|Dr Taverner as seen in the Royal Magazine 1922|
The founder of her own esoteric school, which came to be known as the Society of the Inner Light, Dion Fortune (1890-1946) modeled the hero of the stories collected in The Secrets of Dr Taverner on one of her own early mentors, an extraordinary Anglo-Irish magus named Theodore Moriarty. Some of the stories were first published in the Royal Magazine in 1922, a year before Moriarty's death. Remarkably, the illustrator made the fictional Dr Taverner look very much like Moriarty, though the artist had never seen a picture of Moriarty or even heard a description.
Jelkes, the bookseller in Dion Fortune's novel The Goat-Foot God, says that "writers will put things into a novel that they daren't put in sober prose." Dion herself said that while books of hers like The Mystical Qabalah give the theory of high magic and spiritual reality, "the novels give the practice."
There are five of those novels, and some of them have left a profound mark on esoteric and neo-pagan practice. The Sea Priestess contains a ritual for Drawing Down the Moon that has been much-borrowed in ceremonial work, not always with attribution. But of all her fiction, it is the stories of Dr Taverner to which I return again and again. I have asked some of my advanced classes to read several of these stories as the basis for focused discussion and investigation of such phenomena as the nature of the energy bodies, past-life connections, psychic defense and astral repercussion.
Fortune is rather direct about what she is doing in The Secrets of Dr Taverner. She describes her tales as "studies in little-known aspects of psychology put in the form of fiction because, if published as a serious contribution to science, they would have no chance of a hearing." She wants it understood that her stories are based on fact. Her characters are mostly composites, but they are based on actual people and situations. She states that the first of the stories she completed, the tale of a hungry ghost attached to a living person that she titled "Blood-Lust", is "literally true". Noting that she was one of the first British students of psychoanalysis, she expressed the hope that the Taverner stories would be received as "a serious study in the psychology of ultra-consciousness."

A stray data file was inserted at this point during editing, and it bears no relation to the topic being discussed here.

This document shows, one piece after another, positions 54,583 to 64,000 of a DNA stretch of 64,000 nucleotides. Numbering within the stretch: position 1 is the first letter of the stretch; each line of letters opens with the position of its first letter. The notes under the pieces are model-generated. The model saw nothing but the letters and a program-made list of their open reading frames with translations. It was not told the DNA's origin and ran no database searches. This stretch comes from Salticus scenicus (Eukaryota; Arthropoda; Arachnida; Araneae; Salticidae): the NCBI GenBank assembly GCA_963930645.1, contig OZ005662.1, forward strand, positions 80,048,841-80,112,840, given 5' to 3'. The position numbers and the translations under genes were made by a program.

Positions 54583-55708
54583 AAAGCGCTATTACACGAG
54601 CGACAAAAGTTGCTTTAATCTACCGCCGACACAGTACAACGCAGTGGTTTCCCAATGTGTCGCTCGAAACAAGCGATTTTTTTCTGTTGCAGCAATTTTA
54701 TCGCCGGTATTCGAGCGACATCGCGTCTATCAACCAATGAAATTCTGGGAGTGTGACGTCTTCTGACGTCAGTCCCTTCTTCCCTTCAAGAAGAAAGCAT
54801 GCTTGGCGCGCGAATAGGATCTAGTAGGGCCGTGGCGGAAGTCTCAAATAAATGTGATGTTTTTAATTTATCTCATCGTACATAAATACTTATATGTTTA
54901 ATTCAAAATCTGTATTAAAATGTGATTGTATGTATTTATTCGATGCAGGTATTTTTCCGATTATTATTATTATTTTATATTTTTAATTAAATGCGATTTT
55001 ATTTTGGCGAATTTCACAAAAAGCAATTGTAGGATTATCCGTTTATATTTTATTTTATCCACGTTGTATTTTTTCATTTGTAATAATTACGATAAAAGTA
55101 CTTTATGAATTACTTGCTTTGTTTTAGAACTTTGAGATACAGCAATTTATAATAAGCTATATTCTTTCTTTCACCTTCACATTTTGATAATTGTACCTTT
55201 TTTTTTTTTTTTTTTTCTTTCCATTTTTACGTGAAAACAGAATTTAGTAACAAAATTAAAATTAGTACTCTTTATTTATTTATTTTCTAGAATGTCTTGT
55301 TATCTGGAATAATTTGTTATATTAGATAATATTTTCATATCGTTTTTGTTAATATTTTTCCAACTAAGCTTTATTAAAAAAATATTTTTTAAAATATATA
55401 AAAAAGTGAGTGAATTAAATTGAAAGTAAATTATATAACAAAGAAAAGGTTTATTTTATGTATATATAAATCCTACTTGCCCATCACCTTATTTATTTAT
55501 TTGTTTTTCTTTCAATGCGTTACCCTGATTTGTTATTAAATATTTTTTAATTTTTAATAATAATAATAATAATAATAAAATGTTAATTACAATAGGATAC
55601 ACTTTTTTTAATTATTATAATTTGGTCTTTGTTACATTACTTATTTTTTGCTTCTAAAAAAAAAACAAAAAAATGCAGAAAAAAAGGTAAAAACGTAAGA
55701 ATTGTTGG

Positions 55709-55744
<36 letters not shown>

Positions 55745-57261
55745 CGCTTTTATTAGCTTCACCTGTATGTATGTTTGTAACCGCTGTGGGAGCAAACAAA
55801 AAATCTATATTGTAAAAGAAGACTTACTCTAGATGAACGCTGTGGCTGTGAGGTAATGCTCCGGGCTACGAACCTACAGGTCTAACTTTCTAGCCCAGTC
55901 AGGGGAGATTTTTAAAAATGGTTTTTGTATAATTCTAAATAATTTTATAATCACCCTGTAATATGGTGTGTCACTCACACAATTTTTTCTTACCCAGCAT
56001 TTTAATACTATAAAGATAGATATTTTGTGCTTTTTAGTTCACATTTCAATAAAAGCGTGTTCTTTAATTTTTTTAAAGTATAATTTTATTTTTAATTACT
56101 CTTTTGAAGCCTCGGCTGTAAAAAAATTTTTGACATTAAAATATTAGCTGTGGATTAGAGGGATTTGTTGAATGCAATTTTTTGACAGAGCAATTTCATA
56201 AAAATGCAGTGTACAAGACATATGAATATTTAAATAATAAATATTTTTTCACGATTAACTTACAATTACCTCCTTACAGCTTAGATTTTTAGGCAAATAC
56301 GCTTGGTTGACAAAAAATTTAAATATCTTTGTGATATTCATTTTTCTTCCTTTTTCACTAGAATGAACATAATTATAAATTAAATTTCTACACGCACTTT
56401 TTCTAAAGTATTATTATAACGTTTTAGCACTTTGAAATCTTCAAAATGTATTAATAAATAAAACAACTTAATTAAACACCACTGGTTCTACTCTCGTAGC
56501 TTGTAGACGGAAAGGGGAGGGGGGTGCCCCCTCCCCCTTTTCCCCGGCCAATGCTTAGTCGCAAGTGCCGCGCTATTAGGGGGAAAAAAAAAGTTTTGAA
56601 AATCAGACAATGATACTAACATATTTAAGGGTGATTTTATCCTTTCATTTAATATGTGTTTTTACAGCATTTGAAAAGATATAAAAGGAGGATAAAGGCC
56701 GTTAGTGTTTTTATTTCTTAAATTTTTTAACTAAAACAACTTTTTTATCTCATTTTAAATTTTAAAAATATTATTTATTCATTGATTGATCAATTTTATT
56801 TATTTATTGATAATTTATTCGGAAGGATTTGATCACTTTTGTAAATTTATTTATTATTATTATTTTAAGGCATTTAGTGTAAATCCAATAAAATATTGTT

In my opinion, she succeeded beyond her ambition. The Taverner stories are both gripping and entertaining, and a valuable source of practical guidance on psychic protection and spiritual cleansing and many other facets of psychic well-being that are missed in our standard approach to healthcare and therapy. In its fictional wrapping, The Secrets of Dr Taverner is a practitioner's casebook, of the greatest value to subsequent practitioners. It is perhaps the most accessible of all Dion Fortune's works for the contemporary reader.
Her narrator is a medical doctor named Rhodes, a supposed ingénu in regard to psychic phenomena and esoteric techniques. This makes it easy for Fortune to draw the veil over certain procedures. But enough shows through to make the story collection a kind of manual, especially when read together with Fortune's well-known later (nonfiction) work Psychic Self-Defence.
In further articles, I'll discuss individual stories and the lessons to be drawn from them.